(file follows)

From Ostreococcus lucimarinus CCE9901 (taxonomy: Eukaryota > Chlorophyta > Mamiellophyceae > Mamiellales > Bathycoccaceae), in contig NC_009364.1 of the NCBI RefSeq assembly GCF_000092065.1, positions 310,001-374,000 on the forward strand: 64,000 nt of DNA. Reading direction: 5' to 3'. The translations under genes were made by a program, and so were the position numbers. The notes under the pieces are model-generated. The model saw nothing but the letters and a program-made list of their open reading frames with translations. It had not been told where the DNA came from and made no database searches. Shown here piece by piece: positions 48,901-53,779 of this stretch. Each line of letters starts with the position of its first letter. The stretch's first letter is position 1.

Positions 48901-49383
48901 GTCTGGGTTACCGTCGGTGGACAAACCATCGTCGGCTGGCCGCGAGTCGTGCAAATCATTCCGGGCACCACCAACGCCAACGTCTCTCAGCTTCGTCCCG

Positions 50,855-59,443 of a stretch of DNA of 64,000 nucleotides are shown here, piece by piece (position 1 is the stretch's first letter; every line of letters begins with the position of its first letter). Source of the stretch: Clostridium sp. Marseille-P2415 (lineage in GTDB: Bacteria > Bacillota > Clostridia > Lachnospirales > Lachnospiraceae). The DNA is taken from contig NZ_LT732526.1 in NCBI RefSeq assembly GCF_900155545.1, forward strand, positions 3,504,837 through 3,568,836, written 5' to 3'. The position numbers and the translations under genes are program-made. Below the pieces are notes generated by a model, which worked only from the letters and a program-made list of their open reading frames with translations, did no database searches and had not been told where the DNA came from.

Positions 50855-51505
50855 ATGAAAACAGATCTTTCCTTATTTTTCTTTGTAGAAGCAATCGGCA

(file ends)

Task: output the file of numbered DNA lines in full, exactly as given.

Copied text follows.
From Ostreococcus lucimarinus CCE9901 (taxonomy: Eukaryota > Chlorophyta > Mamiellophyceae > Mamiellales > Bathycoccaceae), in contig NC_009364.1 of the NCBI RefSeq assembly GCF_000092065.1, positions 310,001-374,000 on the forward strand: 64,000 nt of DNA. Reading direction: 5' to 3'. The translations under genes were made by a program, and so were the position numbers. The notes under the pieces are model-generated. The model saw nothing but the letters and a program-made list of their open reading frames with translations. It had not been told where the DNA came from and made no database searches. Shown here piece by piece: positions 48,901-53,779 of this stretch. Each line of letters starts with the position of its first letter. The stretch's first letter is position 1.

Positions 48901-49383
48901 GTCTGGGTTACCGTCGGTGGACAAACCATCGTCGGCTGGCCGCGAGTCGTGCAAATCATTCCGGGCACCACCAACGCCAACGTCTCTCAGCTTCGTCCCG

Positions 50,855-59,443 of a stretch of DNA of 64,000 nucleotides are shown here, piece by piece (position 1 is the stretch's first letter; every line of letters begins with the position of its first letter). Source of the stretch: Clostridium sp. Marseille-P2415 (lineage in GTDB: Bacteria > Bacillota > Clostridia > Lachnospirales > Lachnospiraceae). The DNA is taken from contig NZ_LT732526.1 in NCBI RefSeq assembly GCF_900155545.1, forward strand, positions 3,504,837 through 3,568,836, written 5' to 3'. The position numbers and the translations under genes are program-made. Below the pieces are notes generated by a model, which worked only from the letters and a program-made list of their open reading frames with translations, did no database searches and had not been told where the DNA came from.

Positions 50855-51505
50855 ATGAAAACAGATCTTTCCTTATTTTTCTTTGTAGAAGCAATCGGCA